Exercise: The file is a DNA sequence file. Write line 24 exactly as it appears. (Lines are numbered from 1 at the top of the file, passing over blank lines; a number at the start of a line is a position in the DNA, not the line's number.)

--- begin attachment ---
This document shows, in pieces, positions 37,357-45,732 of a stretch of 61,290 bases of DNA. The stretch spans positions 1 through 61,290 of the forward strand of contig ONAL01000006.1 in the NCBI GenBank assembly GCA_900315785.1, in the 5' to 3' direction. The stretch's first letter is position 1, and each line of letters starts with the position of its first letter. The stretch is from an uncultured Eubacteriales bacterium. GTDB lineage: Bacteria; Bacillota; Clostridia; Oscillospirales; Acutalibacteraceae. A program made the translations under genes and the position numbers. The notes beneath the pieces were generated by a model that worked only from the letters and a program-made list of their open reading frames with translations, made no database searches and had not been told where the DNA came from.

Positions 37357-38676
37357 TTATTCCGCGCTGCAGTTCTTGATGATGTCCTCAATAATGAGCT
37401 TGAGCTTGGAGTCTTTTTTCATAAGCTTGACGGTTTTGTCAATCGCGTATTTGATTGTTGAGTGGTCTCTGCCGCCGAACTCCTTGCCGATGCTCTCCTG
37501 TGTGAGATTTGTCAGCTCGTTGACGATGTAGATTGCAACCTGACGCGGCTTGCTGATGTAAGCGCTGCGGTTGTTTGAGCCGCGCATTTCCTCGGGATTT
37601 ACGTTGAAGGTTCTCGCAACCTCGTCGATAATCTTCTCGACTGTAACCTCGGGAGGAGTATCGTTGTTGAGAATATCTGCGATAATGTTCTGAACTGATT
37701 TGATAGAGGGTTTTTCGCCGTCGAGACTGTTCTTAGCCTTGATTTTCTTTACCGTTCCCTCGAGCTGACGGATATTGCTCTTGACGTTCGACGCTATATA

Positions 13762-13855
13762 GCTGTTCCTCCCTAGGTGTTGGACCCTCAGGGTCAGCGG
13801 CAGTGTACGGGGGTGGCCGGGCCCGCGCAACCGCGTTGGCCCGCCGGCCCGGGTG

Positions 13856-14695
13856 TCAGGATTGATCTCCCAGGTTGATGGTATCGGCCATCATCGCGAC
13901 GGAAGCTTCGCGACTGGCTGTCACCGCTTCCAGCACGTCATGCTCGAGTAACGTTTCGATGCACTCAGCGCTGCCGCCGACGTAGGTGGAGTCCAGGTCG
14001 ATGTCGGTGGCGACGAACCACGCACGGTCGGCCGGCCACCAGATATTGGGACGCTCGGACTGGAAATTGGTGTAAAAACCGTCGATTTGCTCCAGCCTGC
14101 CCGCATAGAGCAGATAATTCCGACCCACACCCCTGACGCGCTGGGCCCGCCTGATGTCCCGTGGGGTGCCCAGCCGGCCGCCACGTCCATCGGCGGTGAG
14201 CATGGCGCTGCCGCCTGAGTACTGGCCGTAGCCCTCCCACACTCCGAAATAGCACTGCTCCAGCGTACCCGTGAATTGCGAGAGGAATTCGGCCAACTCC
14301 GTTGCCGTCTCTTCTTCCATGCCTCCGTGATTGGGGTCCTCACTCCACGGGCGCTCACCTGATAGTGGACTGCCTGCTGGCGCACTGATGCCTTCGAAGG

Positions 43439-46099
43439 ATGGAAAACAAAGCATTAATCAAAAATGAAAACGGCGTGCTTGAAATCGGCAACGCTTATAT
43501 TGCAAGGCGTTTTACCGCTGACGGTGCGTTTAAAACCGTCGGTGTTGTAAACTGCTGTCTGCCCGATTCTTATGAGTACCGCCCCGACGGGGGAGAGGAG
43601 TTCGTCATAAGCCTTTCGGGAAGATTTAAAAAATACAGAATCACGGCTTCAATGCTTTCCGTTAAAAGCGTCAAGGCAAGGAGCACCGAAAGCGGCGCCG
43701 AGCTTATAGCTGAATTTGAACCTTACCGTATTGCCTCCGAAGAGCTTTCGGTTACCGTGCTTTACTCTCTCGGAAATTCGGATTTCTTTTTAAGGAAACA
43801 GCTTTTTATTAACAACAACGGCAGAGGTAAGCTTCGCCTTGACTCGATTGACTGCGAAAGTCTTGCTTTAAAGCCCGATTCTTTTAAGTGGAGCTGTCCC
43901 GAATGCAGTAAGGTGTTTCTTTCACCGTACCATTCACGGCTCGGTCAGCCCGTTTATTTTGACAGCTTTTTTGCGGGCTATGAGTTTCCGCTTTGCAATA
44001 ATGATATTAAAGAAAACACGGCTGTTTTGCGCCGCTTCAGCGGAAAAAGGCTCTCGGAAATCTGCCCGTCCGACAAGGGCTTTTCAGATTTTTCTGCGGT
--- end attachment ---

43901 GAATGCAGTAAGGTGTTTCTTTCACCGTACCATTCACGGCTCGGTCAGCCCGTTTATTTTGACAGCTTTTTTGCGGGCTATGAGTTTCCGCTTTGCAATA